Mussel-inspired membrane can boost sustainability and add value to industrial wastewater treatment
Aug 08 2023
A novel membrane inspired by mussels has the potential to revolutionize industrial wastewater treatment, enhancing sustainability and offering additional value to various industries. This newly developed nano porous membrane demonstrates exceptional efficiency in separating wastewater components, enabling their reuse and providing an opportunity for industries to improve their environmental impact while extracting valuable by-products and chemicals from the wastewater.
Known as a Thin-Film Composite Nano porous Membrane (TFC NPM), this cutting-edge technology exhibits unprecedented capabilities in efficiently separating salts and other chemical constituents from water. Its unique properties, inspired by mussels' characteristics, open up possibilities for more sustainable water management in diverse sectors, including pharmaceuticals, oil and gas, textiles, and food processing. The research paper, published in Nature Water, showcases the membrane's performance and highlights its potential applications for better water treatment and conservation.
The TFC NPM could potentially replace current membranes used in electrodialysis, a process that treats water by transporting ions through membranes from one solution to another using electrical current. Compared to existing expensive membranes with separation efficiencies of 90-95%, the new TFC NPM boasts efficiencies of over 99% while consuming less energy at a lower cost.
Dr. Ming Xie, a Chemical Engineering lecturer at the University of Bath and one of the paper's authors, believes that this membrane could bring a paradigm shift in wastewater treatment practices. Instead of considering wastewater as a necessary cost of business, industries can utilize technologies like this membrane to reduce carbon emissions, decrease energy requirements, and efficiently separate valuable components like chemicals, salts, energy, biomass, and nutrients for reuse as high-value by-products.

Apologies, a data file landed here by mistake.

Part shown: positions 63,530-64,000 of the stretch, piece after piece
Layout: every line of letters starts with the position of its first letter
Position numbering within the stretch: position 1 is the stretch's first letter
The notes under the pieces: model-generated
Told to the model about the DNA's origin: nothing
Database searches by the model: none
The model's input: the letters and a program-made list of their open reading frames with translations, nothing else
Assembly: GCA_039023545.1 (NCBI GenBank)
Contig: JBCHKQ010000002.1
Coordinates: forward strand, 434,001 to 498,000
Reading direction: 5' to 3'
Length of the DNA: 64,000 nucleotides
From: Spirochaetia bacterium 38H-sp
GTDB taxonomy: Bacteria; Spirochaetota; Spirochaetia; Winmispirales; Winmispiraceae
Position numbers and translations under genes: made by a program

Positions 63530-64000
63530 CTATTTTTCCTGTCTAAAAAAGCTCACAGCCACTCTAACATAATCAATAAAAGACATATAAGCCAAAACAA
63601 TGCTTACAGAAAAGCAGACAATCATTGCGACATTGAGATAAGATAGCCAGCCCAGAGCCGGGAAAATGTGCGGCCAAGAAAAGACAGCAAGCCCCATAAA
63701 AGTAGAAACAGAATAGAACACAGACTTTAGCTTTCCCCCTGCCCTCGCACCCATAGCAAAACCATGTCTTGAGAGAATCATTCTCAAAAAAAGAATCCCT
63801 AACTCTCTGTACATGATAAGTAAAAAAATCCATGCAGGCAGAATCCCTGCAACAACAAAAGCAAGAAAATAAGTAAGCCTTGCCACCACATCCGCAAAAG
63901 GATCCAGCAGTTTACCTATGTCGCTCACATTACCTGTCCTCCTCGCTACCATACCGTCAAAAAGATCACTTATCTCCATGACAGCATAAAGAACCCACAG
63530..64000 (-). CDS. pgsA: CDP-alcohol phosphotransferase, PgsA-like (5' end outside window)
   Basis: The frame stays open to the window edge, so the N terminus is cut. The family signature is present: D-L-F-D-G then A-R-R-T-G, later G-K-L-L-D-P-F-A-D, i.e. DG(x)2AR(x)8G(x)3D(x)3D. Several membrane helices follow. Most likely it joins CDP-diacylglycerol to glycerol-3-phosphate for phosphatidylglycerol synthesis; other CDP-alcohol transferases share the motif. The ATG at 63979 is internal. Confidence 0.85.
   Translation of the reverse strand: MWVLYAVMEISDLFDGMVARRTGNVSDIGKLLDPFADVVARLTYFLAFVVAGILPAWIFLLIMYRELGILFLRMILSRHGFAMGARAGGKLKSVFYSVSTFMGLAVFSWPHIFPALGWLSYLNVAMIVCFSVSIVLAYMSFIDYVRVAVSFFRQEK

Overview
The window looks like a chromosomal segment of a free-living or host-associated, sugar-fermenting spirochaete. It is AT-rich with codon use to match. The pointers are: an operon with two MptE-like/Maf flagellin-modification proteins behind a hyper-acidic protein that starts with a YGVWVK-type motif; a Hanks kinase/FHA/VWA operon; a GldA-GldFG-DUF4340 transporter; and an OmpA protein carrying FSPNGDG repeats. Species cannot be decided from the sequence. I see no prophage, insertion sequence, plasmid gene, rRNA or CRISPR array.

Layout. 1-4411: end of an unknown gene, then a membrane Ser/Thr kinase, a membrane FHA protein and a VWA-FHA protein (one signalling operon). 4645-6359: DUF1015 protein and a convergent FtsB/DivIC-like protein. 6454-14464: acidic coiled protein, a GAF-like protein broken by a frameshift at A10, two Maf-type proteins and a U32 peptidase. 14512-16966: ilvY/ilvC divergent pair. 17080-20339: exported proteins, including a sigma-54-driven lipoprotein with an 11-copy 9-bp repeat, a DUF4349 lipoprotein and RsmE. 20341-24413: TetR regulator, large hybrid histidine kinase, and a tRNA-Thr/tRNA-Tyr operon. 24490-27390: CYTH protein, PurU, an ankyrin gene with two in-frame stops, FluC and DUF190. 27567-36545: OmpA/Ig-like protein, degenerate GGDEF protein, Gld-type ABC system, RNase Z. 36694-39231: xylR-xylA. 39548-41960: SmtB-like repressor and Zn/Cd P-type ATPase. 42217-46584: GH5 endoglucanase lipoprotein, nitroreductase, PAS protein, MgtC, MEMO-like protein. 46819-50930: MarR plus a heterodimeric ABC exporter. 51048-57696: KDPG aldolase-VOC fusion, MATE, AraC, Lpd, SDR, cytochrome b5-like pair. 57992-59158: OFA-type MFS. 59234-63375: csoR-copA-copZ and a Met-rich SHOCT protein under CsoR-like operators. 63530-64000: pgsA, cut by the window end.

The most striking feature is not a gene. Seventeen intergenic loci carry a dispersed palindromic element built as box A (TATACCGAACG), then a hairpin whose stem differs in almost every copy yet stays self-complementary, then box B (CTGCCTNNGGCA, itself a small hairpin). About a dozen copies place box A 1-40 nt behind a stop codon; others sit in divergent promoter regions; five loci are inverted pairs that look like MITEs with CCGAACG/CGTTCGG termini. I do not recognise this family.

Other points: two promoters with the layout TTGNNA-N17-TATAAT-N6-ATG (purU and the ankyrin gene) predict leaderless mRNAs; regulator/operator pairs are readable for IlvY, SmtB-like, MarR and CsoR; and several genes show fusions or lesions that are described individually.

Inspired by mussels, the membrane's coating comprises the polymers polyethyleneimine (PEI) and polydopamine (PDA). This coating mimics mussels' ability to stick to rocks or wood in wet conditions, making the membrane highly selective, allowing water to pass through while blocking other compounds and organic materials. The multi-stage filtration process results in improved water filtration and provides a highly efficient, low-energy method to separate individual chemicals.
In tests, the researchers used four antibiotics to demonstrate the membrane's electro-driven filtration performance, achieving unprecedentedly high recovery efficiency in removing the antibiotics from saltwater solutions. The membrane's potential to carry out highly effective electro dialytic fractionation of various organic/NaCl mixed solutions surpasses standard existing processes.
Co-author Dr. Dong Han Seo from the Department of Energy Engineering at the Korea Institute of Energy Technology emphasizes the membrane's ability to address the pharmaceutical industry's challenge of bio-based wastewater treatment, efficiently recovering high-value chemicals while obtaining reusable water with low energy consumption.
Overall, this groundbreaking research is published in Nature Water, presenting a significant step towards more sustainable and efficient wastewater treatment practices. The researchers are actively exploring opportunities to commercialize the membrane and welcome collaboration from relevant parties. The project received support from various sources, including a Royal Society International Exchange grant, a Royal Academy of Engineering Industrial Fellowship, and the Erasmus Staff Mobility Fund. Additionally, the University of Bath has established the Engineering Porous Materials at Multiple Scales (EPoMM) network to foster cross-disciplinary innovation in the field of porous materials.
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